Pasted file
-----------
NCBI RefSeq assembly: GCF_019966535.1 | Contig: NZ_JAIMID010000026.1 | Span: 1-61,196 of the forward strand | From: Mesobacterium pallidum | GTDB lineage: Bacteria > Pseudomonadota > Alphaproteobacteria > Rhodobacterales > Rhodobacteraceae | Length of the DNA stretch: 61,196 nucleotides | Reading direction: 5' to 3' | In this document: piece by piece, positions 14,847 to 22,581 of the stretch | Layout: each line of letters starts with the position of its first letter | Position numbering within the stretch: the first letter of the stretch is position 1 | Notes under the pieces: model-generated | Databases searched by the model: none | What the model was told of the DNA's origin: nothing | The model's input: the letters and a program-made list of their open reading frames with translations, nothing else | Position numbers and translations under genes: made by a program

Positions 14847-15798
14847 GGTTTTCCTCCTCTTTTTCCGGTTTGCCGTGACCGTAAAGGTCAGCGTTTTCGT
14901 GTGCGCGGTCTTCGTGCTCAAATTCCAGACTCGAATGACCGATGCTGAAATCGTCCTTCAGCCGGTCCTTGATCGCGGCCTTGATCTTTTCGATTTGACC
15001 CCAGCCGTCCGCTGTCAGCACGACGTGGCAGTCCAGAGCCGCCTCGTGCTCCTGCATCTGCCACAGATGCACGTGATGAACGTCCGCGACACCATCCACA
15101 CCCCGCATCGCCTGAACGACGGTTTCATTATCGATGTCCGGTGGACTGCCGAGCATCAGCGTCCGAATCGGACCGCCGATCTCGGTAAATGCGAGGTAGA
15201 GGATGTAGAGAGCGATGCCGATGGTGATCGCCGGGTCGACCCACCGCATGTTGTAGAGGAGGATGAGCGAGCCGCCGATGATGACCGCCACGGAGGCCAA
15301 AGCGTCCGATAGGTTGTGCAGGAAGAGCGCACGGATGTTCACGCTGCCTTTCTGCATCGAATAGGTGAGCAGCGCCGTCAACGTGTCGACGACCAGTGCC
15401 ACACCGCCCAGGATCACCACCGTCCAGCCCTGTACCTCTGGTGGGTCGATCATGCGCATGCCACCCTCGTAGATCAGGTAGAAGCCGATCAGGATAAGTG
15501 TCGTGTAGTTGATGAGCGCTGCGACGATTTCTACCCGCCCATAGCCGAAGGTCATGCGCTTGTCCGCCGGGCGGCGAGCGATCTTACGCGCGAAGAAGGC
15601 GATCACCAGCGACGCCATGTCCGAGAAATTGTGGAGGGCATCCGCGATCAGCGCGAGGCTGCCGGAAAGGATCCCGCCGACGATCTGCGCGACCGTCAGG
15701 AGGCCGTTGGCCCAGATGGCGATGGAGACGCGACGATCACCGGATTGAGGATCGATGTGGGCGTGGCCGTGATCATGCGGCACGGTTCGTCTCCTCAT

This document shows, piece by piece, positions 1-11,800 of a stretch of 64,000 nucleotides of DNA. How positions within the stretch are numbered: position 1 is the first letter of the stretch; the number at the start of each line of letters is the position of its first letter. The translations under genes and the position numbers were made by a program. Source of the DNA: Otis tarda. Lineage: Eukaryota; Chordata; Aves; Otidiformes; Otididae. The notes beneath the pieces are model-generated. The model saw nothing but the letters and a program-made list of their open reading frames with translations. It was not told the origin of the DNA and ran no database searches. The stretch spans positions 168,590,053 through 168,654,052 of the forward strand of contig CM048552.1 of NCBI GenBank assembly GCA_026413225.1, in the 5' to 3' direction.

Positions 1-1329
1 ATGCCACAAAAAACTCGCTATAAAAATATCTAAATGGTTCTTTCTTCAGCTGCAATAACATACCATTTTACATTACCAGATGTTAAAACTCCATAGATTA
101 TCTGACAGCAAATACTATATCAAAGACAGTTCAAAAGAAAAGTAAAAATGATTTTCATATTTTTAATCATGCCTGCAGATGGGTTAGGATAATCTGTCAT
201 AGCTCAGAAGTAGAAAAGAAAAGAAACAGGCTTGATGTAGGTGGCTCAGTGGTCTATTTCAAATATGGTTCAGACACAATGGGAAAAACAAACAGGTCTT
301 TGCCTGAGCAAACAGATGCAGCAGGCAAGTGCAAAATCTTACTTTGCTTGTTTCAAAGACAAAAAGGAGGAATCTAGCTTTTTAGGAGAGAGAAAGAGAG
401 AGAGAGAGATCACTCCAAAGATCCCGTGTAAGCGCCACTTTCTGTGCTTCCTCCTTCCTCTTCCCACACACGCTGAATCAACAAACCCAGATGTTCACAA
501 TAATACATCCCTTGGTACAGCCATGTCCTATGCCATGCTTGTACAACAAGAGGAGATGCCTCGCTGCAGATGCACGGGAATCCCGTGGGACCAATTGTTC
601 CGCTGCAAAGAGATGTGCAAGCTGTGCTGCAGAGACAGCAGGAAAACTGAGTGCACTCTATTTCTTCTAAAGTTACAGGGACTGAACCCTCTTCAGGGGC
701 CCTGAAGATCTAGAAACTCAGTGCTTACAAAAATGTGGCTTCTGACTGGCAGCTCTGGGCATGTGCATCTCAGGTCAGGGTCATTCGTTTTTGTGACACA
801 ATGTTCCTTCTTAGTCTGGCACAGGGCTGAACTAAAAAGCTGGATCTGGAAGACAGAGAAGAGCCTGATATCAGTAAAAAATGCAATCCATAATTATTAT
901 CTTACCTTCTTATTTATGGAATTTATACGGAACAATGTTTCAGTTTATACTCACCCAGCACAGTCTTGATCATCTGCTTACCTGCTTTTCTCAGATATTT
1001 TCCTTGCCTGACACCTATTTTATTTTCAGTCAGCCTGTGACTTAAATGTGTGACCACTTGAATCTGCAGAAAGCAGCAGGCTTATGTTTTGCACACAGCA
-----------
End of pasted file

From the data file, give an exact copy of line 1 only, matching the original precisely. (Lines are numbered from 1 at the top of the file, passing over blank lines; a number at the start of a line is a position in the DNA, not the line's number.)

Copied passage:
NCBI RefSeq assembly: GCF_019966535.1 | Contig: NZ_JAIMID010000026.1 | Span: 1-61,196 of the forward strand | From: Mesobacterium pallidum | GTDB lineage: Bacteria > Pseudomonadota > Alphaproteobacteria > Rhodobacterales > Rhodobacteraceae | Length of the DNA stretch: 61,196 nucleotides | Reading direction: 5' to 3' | In this document: piece by piece, positions 14,847 to 22,581 of the stretch | Layout: each line of letters starts with the position of its first letter | Position numbering within the stretch: the first letter of the stretch is position 1 | Notes under the pieces: model-generated | Databases searched by the model: none | What the model was told of the DNA's origin: nothing | The model's input: the letters and a program-made list of their open reading frames with translations, nothing else | Position numbers and translations under genes: made by a program